An upcoming new law could affect retail shops and the property around them. Here we will look at what is proposed and at what the implications for the property market might be.

What is the Empty Shops Bill?

The Empty Shops Bill is a nickname which is being given to one of the proposals in the Levelling Up and Regeneration White Paper, which could lead to a Bill and ultimately an Act of Parliament. There is no such thing as the Empty Shops Bill as such.

One of the aims of the Levelling Up and Regeneration White Paper is to provide stimulus to high streets and town centres that have suffered from the decline of retail and from the impact of Covid.

Most high streets today have many empty shops. On average around one in seven shops are empty according to the British Retail Consortium, and in some areas it is much more. The proposals could lead to a new law to bring these shops back into use and to rejuvenate town centres.

What will the Empty Shops Bill do?

If made law the new proposed legislation could effectively mean that owners of empty shops would be forced to let them out to tenants whether they wanted to or not.

The procedure would possibly be handled by local councils and could lead to a compulsory rental auction. Councils would be able to direct property owners and landlords to find a tenant for their empty shops. If they fail to do this within a certain time, likely to be six months, a council would be able to hold an auction where the highest bidder would be able to rent the shop.

Will this be good or bad for high streets?

Everyone agrees that empty shops are bad for town centres. They look unsightly. They can be targets for graffiti, vandalism, squatting or arson. They also affect the critical mass of a retail area: As there are fewer shops fewer people need or want to visit the area and the surviving shops suffer due to the reduced footfall.

More new, open shops could reverse this trend. It could improve the appearance of town centres, bring more visitors and encourage town centres to thrive again.

It could bring empty buildings back into use. This is much more environmentally-friendly than building news ones.

It could create more business opportunities. In particular small entrepreneurs who couldn’t otherwise afford to set up a shop might be able to. It could help create more jobs.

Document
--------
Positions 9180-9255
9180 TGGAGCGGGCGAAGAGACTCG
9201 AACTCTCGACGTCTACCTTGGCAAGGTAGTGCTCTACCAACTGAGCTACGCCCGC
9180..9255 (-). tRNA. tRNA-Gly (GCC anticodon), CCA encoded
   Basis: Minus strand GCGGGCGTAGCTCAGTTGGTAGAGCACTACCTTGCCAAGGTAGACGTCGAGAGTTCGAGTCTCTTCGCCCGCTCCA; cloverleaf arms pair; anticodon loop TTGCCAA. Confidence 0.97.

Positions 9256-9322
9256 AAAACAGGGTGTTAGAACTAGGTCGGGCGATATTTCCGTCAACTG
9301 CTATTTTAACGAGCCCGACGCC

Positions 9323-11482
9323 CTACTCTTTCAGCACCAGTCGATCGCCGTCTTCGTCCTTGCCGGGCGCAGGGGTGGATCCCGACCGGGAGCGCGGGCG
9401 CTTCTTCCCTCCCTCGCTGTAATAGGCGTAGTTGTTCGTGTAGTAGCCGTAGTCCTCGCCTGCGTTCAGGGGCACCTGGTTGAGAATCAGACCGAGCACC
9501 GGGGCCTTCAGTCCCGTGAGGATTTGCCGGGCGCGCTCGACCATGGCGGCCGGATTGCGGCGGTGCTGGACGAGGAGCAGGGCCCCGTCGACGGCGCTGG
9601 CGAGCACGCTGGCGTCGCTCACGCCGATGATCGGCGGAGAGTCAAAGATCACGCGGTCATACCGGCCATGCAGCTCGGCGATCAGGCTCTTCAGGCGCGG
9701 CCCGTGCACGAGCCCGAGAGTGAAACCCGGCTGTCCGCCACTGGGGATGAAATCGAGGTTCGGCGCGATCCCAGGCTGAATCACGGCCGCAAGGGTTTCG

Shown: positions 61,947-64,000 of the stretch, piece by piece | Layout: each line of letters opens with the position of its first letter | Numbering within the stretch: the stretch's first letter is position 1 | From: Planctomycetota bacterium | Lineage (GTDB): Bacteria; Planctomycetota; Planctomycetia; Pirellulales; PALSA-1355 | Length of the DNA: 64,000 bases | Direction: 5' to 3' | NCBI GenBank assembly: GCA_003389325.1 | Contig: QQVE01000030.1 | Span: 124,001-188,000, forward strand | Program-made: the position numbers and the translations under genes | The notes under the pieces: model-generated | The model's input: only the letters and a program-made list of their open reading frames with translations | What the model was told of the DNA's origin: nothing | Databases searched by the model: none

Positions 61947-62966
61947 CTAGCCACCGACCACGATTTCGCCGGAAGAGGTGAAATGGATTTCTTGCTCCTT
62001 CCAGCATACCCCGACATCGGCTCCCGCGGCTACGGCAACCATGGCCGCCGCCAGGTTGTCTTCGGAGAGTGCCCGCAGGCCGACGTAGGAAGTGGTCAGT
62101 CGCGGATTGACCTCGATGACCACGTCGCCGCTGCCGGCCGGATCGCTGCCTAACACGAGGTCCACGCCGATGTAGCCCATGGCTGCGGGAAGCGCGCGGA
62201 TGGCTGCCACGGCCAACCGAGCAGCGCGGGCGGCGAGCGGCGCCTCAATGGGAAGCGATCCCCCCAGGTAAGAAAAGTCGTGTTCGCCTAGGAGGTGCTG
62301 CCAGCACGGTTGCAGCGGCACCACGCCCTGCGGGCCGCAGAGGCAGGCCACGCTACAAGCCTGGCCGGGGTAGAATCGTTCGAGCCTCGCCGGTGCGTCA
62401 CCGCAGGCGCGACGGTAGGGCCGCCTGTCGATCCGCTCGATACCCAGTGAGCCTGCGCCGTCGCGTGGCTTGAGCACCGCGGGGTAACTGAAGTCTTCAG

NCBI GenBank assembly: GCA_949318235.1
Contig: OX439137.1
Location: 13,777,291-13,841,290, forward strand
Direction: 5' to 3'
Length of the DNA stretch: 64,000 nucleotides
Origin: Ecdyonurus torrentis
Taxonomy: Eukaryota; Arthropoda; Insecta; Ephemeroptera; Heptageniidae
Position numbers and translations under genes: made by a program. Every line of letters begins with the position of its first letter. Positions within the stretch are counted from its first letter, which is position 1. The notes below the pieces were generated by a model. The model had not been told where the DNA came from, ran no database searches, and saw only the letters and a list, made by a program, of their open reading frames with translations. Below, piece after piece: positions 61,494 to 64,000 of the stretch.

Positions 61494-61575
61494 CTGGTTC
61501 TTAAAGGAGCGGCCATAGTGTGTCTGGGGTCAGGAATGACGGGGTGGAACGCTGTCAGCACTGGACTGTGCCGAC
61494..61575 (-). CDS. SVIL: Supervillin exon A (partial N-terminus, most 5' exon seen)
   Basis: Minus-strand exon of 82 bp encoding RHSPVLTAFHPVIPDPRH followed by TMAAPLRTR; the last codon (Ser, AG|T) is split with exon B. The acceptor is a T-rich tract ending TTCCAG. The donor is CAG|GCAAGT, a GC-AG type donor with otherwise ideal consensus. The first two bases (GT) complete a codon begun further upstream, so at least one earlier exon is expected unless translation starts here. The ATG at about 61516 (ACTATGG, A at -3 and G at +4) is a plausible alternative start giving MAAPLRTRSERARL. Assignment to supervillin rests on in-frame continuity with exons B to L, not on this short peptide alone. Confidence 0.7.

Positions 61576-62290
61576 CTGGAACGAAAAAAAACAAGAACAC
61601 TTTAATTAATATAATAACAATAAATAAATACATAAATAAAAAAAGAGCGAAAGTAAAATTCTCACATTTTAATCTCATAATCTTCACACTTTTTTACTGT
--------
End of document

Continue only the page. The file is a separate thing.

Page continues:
Community groups might also be able to make use of these shops.

Landlords would start earning rent again. And there could be more business rates income for councils.

But what could the possible snags of this new law be?

Not many landlords want to leave their shops empty and lose rent anyway. If they could get a suitable tenant able to pay a viable rent they probably would have done so already.

The rent that the landlord is forced to accept might be inadequate to cover their costs.

There might not be any businesses who want these empty shops. Many empty shops are in the wrong place or of the wrong size to be attractive. For example, large empty department stores.

It could means that shops could be let to the wrong sort or wrong mix of tenants which could adversely impact the area. For example any given area can only support a given number of charity shops.

The impact on the area could deter businesses who are able to pay market rents from locating there.

Bad tenants and even criminals could exploit the new system. They could fail to pay the rent and rates, they could damage the property or use it for illegal activities.

Local councils own shops (and shopping centres) in some areas. So there could be an unusual situation where they are forced to let out shops they own, as well as being in charge of the process. That could be a risk to local taxpayers.

It might push retail property owners to do something else with their property to avoid being forced to let it out. For example, to convert it to residential use or even demolish it. These moves could be bad for town centres.

With retail property, the value of a property is closely linked to the quality and length of the tenancy. If owners are forced to give short rentals to low quality tenants then it could affect the value of the property. This could impact the value of other properties in the same area and so impact the investment market.

Might it set a precedent for other types of property? For example, could you be forced to rent your empty house out to a tenant chosen by the local council in the future?

In conclusion it’s very important to point out that the Levelling Up and Regeneration Bill isn’t law yet, or even close to becoming law. The empty shops provisions might not become part of the law. If they do, it is not clear exactly how they will work. More details are likely to emerge when the proposed Bill is outlined in the next Queen’s Speech next week.


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